One of the most common diagnostic fertility tests, the hysterosalpingogram, more commonly referred to as the HSG, is used to evaluate the condition of the fallopian tubes. While it is a standard component of most fertility evaluations, it’s also one of the tests that patients have the most questions about. To help clear things up, Dr. Donesky is sharing some information about the different types of HSG tests and how they help doctors diagnose issues that may affect a woman’s fertility.
The X-ray HSG
Traditionally, the way we tested to see if the fallopian tubes were open was with the injection of x-ray contrast fluid into the uterus and fallopian tubes. We would see a nice outline of the uterine cavity as well as the tubes and could tell if the fluid passed all the way through the tubes into the pelvis. If the contrast fluid was evenly distributed in the pelvis, we could also imply that there were no significant adhesions, or scar tissue, around the tubes.
While this was good test, it had some disadvantages. First of all, the actual uterus and tubes do not show up on x-ray – only the contrast fluid shows up, so you would not see fibroids or ovarian cysts. It also involved exposure to a small dose of radiation and was inconvenient, as it had to be scheduled in a radiology suite.
The Ultrasound HSG
The ultrasound version (sono-HSG or sonohysterogram) is sometimes often referred to simply as the FemVue, the brand name of a device used to perform the procedure. Today, it’s the most commonly used test for evaluating the fallopian tubes. This version of the procedure is performed in the office and in an exam room with equipment designed specifically around the gynecologic exam, which can make it more comfortable for the patient. It does not involve x-ray or contrast fluid (which can rarely cause allergic reactions) but instead uses only sterile water or saline and air bubbles. With 3-D ultrasound equipment, we can get an excellent view of the uterus itself as well as the interior cavity and manipulate the image on the screen to get a more complete picture. It will also show the ovaries and any cysts on them.
While the tubes are difficult to see with ultrasound alone, the addition of air bubbles to the water allows us to track the bubbles through the tubes and document that they are open. It is less effective in testing for adhesions around the tubes than the x-ray test, but for initial screening of the pelvis, it is an excellent test.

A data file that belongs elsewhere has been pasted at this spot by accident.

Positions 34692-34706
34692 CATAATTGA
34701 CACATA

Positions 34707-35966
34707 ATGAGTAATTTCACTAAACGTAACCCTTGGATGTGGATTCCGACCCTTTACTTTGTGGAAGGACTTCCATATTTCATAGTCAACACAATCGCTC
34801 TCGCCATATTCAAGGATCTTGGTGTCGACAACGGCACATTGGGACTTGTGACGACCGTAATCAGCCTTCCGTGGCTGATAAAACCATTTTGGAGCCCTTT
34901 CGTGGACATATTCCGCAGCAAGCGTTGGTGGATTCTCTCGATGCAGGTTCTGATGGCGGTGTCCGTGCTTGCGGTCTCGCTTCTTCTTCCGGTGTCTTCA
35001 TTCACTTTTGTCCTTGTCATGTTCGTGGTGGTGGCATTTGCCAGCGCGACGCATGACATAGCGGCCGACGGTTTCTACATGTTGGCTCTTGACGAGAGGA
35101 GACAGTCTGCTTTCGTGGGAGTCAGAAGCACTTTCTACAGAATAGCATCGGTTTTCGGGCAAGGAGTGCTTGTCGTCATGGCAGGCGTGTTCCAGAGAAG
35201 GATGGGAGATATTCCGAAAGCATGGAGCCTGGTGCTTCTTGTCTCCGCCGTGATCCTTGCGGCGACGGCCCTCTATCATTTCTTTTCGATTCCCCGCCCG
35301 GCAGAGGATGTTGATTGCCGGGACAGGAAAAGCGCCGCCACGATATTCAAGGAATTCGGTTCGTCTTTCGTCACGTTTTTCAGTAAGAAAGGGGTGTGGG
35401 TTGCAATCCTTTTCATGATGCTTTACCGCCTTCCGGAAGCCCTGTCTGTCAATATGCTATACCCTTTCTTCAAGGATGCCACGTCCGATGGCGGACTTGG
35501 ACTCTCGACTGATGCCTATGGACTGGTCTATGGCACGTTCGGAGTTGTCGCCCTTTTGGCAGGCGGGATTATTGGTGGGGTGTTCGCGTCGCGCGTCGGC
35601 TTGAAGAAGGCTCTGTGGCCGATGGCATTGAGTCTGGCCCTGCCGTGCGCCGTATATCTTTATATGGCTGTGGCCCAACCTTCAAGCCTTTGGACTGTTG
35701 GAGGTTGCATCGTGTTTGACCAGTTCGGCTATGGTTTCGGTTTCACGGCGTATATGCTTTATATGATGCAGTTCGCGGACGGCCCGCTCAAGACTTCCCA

Will it Show Endometriosis?
Endometriosis is not well seen on either the x-ray or the ultrasound version of the HSG, but if there are cysts of endometriosis tissue in the ovaries (called endometriomas), the ultrasound procedure will generally be able to detect those. As mentioned previously, if there is scar tissue from prior surgeries or possibly from severe endometriosis, the x-ray test may be better at detecting that. Of course, the best test for endometriosis is a laparoscopy, which involves surgery and is best reserved for patients whose symptoms are highly indicative of endometriosis, or who have a history of prior pelvic surgeries.
HSG Test Preparation
There is absolutely no preparation needed for the HSG test. It can be helpful to take some ibuprofen about 30-60 minutes ahead of your appointment time to reduce cramping. If you have someone that can drive you home after the test, a muscle relaxant like Valium may help to relax the openings of the tubes and make it less painful to push fluid into them.
When to Schedule the Test
The ideal time to have an HSG is right after your period is over (when the uterine lining has been shed and is as thin as it will ever be). This makes it easier to see the uterus and tubes on the ultrasound. You should call the office to schedule the test between days 6 and 11 of your cycle.
Most insurance policies will cover the HSG. However, if you do not have insurance and the procedure is performed in house, the cost at The Fertility Center is $525. This is less than the cost of an outpatient procedure, which will include charges for the facility and the procedure itself.
Is it Painful?
Both versions of the HSG put enough fluid into the uterus to separate the walls and stretch the cavity. This can cause cramps and will produce some pain. As long as the fluid is introduced slowly so that the cavity is not forced open, the pain will be minimal. Most women will actually state that they expected it to be much worse. The procedure itself will feel like a bad period cramp for about 30-45 seconds. Once the catheter is removed, the pain will end for most women almost immediately.
Some women will continue to have milder cramping for 15-20 minutes following the procedure. There may also be a small amount of fluid expelled immediately following the test, but the amount of fluid injected is usually only about two to three teaspoons, so this is minimal. It is important to keep in mind that severe cramping after the procedure (especially later in the day) or fevers afterward are abnormal. If either of these occur, contact the doctor's office immediately.